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Automating Financial Document Analysis for the World Bank with a Document Intelligence AI Engine

March 15, 2021 case-study artificial-intelligence document-intelligence non-profit finance

The World Bank aims to better understand local government units’ (LGU) spending patterns and trends in budget execution over a period of four years by examining the LGU’s financial statements collected by Philippines Commission on Audit (COA). The use of this data would provide the World Bank task team an additional layer of granularity that has not been explored in the existing literature. In particular, the team will be able to track expenditure patterns by sectoral allocation and expense class and compare these against the programmed budget for that particular year.

Unfortunately, this information is stored across thousands of individual Word, PDF, or Excel files – preventing the World Bank’s team from carrying out such analyses.

  • Because of the variety of formats and the inconsistencies in data structure, it would take an estimated 105 work days to turn the 5,033 files in the database into standardized spreadsheets suitable for analysis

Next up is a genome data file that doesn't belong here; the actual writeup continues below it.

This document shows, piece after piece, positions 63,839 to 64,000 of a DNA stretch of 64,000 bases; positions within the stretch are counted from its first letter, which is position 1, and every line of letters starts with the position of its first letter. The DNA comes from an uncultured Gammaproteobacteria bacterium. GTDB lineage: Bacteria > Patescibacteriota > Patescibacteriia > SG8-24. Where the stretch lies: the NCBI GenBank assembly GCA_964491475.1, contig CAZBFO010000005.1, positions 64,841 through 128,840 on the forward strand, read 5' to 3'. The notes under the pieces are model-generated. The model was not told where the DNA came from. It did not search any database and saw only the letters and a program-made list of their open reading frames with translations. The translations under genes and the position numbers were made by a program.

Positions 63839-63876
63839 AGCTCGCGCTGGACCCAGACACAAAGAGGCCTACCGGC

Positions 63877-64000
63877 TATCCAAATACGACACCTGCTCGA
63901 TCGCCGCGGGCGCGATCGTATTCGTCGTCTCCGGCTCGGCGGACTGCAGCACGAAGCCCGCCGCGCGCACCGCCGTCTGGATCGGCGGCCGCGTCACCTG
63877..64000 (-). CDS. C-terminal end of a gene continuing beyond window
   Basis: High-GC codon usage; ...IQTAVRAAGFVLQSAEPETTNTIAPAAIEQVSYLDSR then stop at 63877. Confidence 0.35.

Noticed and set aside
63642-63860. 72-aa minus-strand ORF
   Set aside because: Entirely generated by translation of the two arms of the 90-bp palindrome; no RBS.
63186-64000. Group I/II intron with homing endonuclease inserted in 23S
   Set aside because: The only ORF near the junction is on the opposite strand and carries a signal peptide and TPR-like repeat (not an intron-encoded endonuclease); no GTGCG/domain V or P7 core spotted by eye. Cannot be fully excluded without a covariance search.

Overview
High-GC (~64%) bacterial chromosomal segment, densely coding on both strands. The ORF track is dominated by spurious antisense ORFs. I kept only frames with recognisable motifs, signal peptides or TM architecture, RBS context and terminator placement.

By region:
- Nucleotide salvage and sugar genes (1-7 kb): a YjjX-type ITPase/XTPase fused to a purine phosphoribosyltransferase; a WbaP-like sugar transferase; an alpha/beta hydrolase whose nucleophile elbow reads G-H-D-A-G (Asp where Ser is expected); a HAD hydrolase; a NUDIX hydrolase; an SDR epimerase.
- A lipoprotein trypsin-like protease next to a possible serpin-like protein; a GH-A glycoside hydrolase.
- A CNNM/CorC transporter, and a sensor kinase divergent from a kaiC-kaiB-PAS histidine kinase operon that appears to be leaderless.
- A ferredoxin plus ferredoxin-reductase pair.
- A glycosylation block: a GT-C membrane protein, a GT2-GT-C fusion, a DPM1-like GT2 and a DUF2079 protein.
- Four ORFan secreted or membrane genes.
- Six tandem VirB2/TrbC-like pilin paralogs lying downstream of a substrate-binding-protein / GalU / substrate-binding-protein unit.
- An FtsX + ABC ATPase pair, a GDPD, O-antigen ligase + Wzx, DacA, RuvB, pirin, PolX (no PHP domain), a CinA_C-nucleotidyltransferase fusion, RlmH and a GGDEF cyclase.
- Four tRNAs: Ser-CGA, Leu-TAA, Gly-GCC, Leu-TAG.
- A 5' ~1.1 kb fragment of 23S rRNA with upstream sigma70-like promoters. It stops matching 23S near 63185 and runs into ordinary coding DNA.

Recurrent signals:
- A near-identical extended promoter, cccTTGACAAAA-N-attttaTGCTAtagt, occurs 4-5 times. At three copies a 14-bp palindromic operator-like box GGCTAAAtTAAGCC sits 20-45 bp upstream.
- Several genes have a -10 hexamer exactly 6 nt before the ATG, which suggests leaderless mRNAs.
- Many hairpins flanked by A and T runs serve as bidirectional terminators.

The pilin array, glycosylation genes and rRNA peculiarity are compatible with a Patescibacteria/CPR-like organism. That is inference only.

• We built a system to automatically extract relevant information from unstructured data using DocumentAI.
  • This pipeline fully processes each file in under a minute – a huge reduction in time spent compared to a manual process, granting time-savings and eliminating manual work for the World Bank Team
A budget file that would usually take approximately 30 minutes by manual encoding, can now be done under 1 minute.


Though parsing documents may sound straightforward, a closer look at the data revealed inconsistencies that may pose challenges to a simple program, or to a manual encoder.

Inconsistent File Storage
Varying filenames, multiple file types, and unsorted documents make it hard to find the right file
Blurry Images
Scanned or cropped images pose a challenge to both computer and human vision
Colliding Rows and Columns
Tables without borders make it hard to distinguish which row is which
Misclassified Items
Inconsistent categorization of line items can confuse both humans and computers
Hidden Rows and Columns
Information hidden from readers can still be read by computers and introduce miscalculations
Both human and machine generated typos make it hard to make accurate classifications

COA Website Data Extraction

Website Data Extraction